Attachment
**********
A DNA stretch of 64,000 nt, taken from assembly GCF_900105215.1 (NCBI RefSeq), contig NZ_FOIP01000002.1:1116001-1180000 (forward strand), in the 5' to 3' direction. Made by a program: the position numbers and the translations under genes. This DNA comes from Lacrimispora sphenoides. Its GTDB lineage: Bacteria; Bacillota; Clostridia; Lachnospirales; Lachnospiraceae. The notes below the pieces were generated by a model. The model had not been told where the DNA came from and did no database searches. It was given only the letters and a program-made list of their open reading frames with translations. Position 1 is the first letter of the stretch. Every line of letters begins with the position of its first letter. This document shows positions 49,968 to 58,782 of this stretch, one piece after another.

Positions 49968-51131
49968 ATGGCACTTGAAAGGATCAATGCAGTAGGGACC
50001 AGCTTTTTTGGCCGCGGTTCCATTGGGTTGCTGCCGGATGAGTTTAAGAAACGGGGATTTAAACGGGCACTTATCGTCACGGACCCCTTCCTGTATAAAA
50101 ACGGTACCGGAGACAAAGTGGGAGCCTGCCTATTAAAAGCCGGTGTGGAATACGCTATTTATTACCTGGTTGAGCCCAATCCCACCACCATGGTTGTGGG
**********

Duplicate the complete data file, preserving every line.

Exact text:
A DNA stretch of 64,000 nt, taken from assembly GCF_900105215.1 (NCBI RefSeq), contig NZ_FOIP01000002.1:1116001-1180000 (forward strand), in the 5' to 3' direction. Made by a program: the position numbers and the translations under genes. This DNA comes from Lacrimispora sphenoides. Its GTDB lineage: Bacteria; Bacillota; Clostridia; Lachnospirales; Lachnospiraceae. The notes below the pieces were generated by a model. The model had not been told where the DNA came from and did no database searches. It was given only the letters and a program-made list of their open reading frames with translations. Position 1 is the first letter of the stretch. Every line of letters begins with the position of its first letter. This document shows positions 49,968 to 58,782 of this stretch, one piece after another.

Positions 49968-51131
49968 ATGGCACTTGAAAGGATCAATGCAGTAGGGACC
50001 AGCTTTTTTGGCCGCGGTTCCATTGGGTTGCTGCCGGATGAGTTTAAGAAACGGGGATTTAAACGGGCACTTATCGTCACGGACCCCTTCCTGTATAAAA
50101 ACGGTACCGGAGACAAAGTGGGAGCCTGCCTATTAAAAGCCGGTGTGGAATACGCTATTTATTACCTGGTTGAGCCCAATCCCACCACCATGGTTGTGGG